**Solution:**

*PV*=*FV*×*PW*$1 (5%, 3*yrs*,*annual*)*PV*= $10,000 × 0.863838*PV*= $8,638

- Find the annual
*PW*$1 factor (annual compounding) for 5% at a term of 3 years. In AH 505, page 29, go down 3 years and across to column 4 to find the correct factor of 0.863838. - The present value of $8,638 is equal to the future value of $10,000 multiplied by the factor.

**Example 4:**

Ten years from now, you will need to make a lump-sum payment of $500,000. Assuming annual compounding,
how much should you invest today in order to cover the future payment? The annual interest rate is 10%.

**Solution:**

*PV*=*FV*×*PW*$1 (10%, 10*yrs*,*annual*)*PV*= $500,000 × 0.285543*PV*= $192,772

- Find the annual
*PW*$1 factor (annual compounding) for 10% at a term of 10 years. In AH 505, page 49, go down 10 years and across to column 4 to find the correct factor of 0.385543. - The present value of $192,772 is equal to the future value of $500,000 multiplied by the factor.

**Example 5:**

Acme Enterprises promises to pay the holders of its most recent bond issue $1,000 per bond at the end of 25 years
(there are no annual or semi–annual interest payments; this is called a "zero coupon" bond).
If the annual interest rate is 8.50%, assuming annual compounding, how much should each bond sell for when issued?

**Solution:**

*PV*=*FV*×*PW*$1 (8.50%, 25*yrs*,*annual*)*PV*= $1,000 × 0.130094*PV*= $130.09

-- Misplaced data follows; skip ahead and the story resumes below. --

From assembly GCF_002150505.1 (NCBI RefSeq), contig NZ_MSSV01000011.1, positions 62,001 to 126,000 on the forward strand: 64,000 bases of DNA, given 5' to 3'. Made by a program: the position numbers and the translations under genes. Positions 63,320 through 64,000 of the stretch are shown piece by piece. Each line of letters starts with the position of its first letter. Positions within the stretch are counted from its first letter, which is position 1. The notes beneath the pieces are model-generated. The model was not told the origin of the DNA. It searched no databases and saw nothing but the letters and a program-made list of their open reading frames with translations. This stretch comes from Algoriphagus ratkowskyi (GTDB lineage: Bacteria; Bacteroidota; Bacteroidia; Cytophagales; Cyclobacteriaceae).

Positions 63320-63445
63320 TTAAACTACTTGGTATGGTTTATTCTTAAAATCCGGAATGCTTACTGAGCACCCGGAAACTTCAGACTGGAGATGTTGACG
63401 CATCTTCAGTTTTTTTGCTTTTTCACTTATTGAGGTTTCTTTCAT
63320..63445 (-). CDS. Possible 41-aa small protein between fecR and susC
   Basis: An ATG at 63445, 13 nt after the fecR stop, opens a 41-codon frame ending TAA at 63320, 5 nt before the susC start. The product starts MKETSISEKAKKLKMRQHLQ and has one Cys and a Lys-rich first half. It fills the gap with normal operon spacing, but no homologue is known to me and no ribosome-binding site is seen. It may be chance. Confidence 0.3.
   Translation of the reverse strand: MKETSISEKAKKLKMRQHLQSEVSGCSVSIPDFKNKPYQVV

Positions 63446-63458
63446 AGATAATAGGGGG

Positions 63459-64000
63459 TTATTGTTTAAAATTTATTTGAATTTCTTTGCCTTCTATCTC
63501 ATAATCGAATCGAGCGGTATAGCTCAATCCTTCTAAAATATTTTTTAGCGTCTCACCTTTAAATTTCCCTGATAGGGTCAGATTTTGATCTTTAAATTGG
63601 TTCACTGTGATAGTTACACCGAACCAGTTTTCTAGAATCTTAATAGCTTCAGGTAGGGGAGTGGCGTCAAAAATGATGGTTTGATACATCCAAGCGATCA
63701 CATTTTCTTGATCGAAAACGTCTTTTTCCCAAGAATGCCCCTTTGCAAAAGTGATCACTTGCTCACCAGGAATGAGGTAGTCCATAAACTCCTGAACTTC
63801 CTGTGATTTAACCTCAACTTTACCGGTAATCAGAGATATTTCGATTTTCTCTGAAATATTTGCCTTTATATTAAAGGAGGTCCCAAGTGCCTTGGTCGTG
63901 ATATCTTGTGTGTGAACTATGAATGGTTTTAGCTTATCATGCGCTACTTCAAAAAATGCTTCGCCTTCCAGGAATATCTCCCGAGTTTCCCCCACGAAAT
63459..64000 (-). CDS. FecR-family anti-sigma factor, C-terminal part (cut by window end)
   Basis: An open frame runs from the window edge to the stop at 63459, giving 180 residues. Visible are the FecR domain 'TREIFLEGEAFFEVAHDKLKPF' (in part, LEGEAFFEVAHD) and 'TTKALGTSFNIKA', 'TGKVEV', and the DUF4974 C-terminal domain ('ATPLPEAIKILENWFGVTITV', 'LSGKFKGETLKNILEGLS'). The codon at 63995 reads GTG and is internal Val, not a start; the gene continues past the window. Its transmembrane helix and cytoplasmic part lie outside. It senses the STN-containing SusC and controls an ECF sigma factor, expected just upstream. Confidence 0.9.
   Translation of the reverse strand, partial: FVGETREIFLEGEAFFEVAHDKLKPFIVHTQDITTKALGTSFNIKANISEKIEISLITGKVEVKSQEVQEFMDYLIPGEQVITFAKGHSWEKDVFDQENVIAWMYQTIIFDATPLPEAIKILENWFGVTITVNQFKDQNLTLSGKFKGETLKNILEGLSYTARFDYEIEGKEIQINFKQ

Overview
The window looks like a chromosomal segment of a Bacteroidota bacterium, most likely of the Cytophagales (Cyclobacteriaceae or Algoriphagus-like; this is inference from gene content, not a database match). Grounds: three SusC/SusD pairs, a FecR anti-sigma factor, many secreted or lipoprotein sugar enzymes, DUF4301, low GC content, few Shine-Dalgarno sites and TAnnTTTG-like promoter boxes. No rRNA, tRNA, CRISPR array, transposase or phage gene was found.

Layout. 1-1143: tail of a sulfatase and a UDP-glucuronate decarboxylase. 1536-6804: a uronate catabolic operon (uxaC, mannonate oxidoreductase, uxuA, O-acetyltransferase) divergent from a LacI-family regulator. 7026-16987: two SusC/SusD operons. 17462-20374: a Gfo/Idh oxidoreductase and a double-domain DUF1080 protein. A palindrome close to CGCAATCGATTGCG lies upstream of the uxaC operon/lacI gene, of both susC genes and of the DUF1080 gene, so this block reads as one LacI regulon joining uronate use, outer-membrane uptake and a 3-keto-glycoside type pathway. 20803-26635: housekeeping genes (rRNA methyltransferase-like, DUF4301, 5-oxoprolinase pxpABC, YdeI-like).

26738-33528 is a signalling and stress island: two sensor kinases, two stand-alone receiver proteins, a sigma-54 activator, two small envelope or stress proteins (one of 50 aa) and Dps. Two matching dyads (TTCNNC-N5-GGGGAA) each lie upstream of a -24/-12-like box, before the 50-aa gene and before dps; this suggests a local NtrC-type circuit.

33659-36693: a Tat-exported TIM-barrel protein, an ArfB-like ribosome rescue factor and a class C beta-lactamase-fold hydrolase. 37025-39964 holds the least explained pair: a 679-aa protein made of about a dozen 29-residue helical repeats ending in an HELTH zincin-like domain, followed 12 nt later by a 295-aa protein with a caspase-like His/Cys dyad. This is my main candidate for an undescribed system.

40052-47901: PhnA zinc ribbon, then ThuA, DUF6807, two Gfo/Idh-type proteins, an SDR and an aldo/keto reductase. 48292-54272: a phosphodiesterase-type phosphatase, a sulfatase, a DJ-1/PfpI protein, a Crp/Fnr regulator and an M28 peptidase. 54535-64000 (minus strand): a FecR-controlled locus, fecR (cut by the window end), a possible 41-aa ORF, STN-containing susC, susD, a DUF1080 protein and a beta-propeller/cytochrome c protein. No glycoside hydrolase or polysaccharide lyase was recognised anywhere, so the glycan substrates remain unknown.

- Find the annual
*PW*$1 factor (annual compounding) for 8.50% at a term of 25 years. In AH 505, page 43, go down 25 years and across to column 4 to find the correct factor of 0.130094. - The present value of $130.09 is equal to the future value of $1,000 multiplied by the factor. The bond should sell for $130.09.

### Multiple Payments and *PW*$1

We have calculated the present value of single amounts or payments, using the *PW*$1 factors.

Many problems involve more than one payment, making it necessary to calculate the present value of multiple payments–that is, the present value of a stream of payments. Determining the present value of multiple payments is a straightforward extension of the single-payment situation.

When we calculated the present value of a single future payment, we multiplied the future payment by
the appropriate *PW*$1 factor. This discounted the future payment to its present value.

If there is more than one future payment, multiple each payment by the appropriate *PW*$1 factor and add the present values.
The sum of the present values is the total present value of the stream of future payments.

### Practical Applications of *PW*$1 with Multiple Payments

**Example 1:**

Consider the following 3 payments:

- $10,000 at the end of the first year
- $15,000 at the end of the second year
- $20,000 at the end of the third year

At an annual interest rate of 5%, what is the total present value of the 3 payments?

**Solution:**

Calculate the present value of each payment using the *PW*$1 factors and add those present values.
The sum is the present value of all 3 payments.

Thus:

Viewed on a timeline:

A person would be willing to pay $40,406 now (shown as negative on the timeline) in order to receive the three future payments of $10,000, and $15,000, and $20,000 (shown as positive).